Given the present rate hikes in air freight, forwarders should be more than happy. Under normal circumstances they are unable to earn as much money to fill their coffers as is currently
possible. However, despite skyrocketing prices, the reality shows a different, sobering picture, as illustrated by medium-sized agent, Quick Cargo Service.
Similar to Frankfurt-headquartered QCS, hundreds of freight forwarders around the globe are currently struggling to safeguard daily operation.
Soaring air freight rates of 11 or even 15 euros per kilogram demanded by carriers to fly goods from central Europe to the USA, are daily practice. CEO Stephan Haltmayer of agent Quick Cargo
Service even speaks of 50 euros (sic!) a carrier had quoted in order to guarantee the transport of an ultra-urgent shipment across the North Atlantic on board its jetliner.
At first sight, it looks like good and easy money, he admits, but “the earnings compensate at best for our massive volume losses and thus revenue decreases, that we are facing since the outbreak of the coronavirus pandemic.”
QCS is no exception; most forwarding agents, including GSAs, are currently in the stranglehold of the virus. Shipments are piling up in their warehouses while additional transport orders from producers are pouring in. The bad news is, however, that only some of them can be processed as desired by the industry. The lack of lower and main deck aircraft capacity does not tolerate more air haulage, owing the near collapse of international air traffic.
Capacity is badly needed
Currently, QCS and other European agents have enormous problems to fly air freight to the USA, in a desperate attempt to secure the integrity of their customers’ goods. Since Trump imposed a 30-day long travel ban for Europeans, lasting until mid-April, the number of flights between both sides of the North Atlantic has trickled down, resulting in a huge lack of air transport capacity.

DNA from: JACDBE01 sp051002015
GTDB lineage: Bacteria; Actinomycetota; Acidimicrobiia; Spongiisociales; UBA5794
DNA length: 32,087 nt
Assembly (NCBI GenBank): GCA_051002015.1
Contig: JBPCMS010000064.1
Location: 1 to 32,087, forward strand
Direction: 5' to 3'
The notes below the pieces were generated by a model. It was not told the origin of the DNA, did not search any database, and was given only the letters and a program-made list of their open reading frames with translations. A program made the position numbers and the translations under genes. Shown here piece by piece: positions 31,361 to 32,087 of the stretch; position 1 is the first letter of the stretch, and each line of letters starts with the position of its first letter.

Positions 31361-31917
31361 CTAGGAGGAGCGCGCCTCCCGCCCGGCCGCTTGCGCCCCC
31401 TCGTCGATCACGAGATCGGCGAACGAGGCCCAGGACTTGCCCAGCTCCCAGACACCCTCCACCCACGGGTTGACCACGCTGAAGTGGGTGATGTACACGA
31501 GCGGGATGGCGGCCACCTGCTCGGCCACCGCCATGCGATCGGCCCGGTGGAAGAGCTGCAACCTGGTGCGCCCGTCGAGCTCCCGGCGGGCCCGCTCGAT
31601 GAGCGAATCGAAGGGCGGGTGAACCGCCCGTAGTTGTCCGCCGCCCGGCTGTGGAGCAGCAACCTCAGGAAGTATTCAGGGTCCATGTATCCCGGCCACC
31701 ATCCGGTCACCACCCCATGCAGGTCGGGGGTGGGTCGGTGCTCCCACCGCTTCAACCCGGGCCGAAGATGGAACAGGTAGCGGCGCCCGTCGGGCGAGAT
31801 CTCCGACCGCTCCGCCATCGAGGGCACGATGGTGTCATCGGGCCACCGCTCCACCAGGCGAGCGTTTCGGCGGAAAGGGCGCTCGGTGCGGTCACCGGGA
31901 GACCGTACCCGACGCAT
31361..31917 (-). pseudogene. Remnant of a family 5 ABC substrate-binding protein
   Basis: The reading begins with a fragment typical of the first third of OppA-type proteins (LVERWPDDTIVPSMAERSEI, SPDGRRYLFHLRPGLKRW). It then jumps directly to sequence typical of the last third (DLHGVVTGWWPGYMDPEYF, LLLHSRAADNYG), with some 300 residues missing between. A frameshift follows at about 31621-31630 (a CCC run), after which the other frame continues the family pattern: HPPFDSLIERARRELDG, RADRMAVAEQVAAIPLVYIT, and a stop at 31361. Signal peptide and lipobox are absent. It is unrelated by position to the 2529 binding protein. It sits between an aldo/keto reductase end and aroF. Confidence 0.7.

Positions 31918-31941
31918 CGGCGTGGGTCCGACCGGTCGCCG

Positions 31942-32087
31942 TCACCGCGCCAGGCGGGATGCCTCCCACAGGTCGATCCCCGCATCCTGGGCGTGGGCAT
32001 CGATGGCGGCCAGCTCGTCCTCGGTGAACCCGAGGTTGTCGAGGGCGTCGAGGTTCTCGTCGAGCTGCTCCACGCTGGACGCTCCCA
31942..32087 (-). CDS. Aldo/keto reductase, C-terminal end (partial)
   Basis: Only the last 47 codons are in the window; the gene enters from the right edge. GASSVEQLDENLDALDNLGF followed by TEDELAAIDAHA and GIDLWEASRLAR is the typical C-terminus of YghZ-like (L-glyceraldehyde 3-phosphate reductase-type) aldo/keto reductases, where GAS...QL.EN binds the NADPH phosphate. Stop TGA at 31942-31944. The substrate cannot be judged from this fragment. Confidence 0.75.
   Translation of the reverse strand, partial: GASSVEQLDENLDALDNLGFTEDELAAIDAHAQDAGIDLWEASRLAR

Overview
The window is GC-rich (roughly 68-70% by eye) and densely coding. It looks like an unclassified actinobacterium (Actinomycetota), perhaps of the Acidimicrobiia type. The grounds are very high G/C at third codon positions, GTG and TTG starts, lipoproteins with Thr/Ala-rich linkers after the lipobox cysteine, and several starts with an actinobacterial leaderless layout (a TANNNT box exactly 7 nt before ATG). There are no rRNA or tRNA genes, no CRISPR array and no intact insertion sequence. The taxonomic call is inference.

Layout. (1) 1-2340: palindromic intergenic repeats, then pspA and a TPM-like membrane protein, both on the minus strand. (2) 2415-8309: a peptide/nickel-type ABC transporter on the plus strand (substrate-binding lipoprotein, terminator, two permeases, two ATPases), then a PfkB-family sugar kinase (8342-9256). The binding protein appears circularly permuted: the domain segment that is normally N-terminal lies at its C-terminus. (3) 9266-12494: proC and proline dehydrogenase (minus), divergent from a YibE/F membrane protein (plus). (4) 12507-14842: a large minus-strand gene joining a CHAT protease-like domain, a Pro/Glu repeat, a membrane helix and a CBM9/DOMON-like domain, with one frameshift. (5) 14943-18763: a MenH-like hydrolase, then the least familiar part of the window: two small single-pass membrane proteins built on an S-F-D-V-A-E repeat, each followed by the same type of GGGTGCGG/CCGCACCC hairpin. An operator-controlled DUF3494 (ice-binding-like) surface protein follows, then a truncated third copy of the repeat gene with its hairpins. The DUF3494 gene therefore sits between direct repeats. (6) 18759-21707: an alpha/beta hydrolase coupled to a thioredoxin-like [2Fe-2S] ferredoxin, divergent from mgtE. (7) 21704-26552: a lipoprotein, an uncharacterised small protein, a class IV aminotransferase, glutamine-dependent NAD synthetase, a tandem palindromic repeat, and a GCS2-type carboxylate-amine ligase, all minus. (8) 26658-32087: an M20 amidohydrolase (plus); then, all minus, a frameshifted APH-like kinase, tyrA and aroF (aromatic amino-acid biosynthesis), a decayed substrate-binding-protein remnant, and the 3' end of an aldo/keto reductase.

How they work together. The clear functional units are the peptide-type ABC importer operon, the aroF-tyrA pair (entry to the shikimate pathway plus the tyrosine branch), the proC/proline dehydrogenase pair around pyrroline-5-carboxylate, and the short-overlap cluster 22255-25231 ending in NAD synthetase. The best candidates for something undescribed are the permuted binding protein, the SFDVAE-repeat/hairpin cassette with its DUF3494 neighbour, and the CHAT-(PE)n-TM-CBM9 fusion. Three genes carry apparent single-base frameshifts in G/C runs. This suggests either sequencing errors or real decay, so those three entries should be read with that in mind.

“We get repeated calls from companies in Italy or France begging us to pick up U.S. destined consignments at their warehouses or production sites and fly them from Frankfurt to destinations in the USA. Unfortunately, however, we must turn down many of these requests, because we cannot guarantee the timely uplift of their shipments given the capacity squeeze,” Mr. Haltmayer regrets.
Air freight tends to bypass the USA
As an alternative, QCS offers customers to fly their goods to Canada or Mexico, to transit from there to their final destination in the USA. However, these are time-consuming transports, comparable to ocean freight shipments needing ten days to travel from Hamburg or Rotterdam to ports located at the U.S. East Coast. Haltmayer's conclusion: “If air freight loses its most important advantage: speed, it is deprived of its key attractiveness.”
Another challenge results from the currency fluctuations, are stock market prices that are going crazy. Evidenced by Brazil’s real that lost 10% of its value against the euro between 12th and 14th March. “We settle accounts with our Brazilian partners once a month on euro basis,” illustrates the QCS Chief. In contrast, they bill their local customers in real. “This way our partner agents lose a lot of money caused by the devaluation of their local currency.” Payment default or – worst-case scenario – insolvency might be the result, QCS CEO Stefan Haltmayer warns.
Fighting on two fronts
As a matter of fact, it is a fight on two fronts that agents like QCS must currently master. In addition to the fast-changing external challenges, the pandemic is disrupting internal processes.
Some of the 260 QCS employees do home-office work, which needs to be arranged. Given the politically enacted current school and kindergarten closures, solutions must be found for the care of the employees' children. Simultaneously, the productive working atmosphere within QCS’s offices must be maintained, because there is growing mistrust among the staff that a colleague might be infected, involuntarily passing on the virus to others.
"All of our 11 offices are working at full manpower, but if one station should be down due to the epidemic, we have developed plans on how their tasks can be taken over most efficiently within the company," says Stephan Haltmayer.
The situation is tense. “We're in a crisis mode with no fast end in sight,” he concludes.
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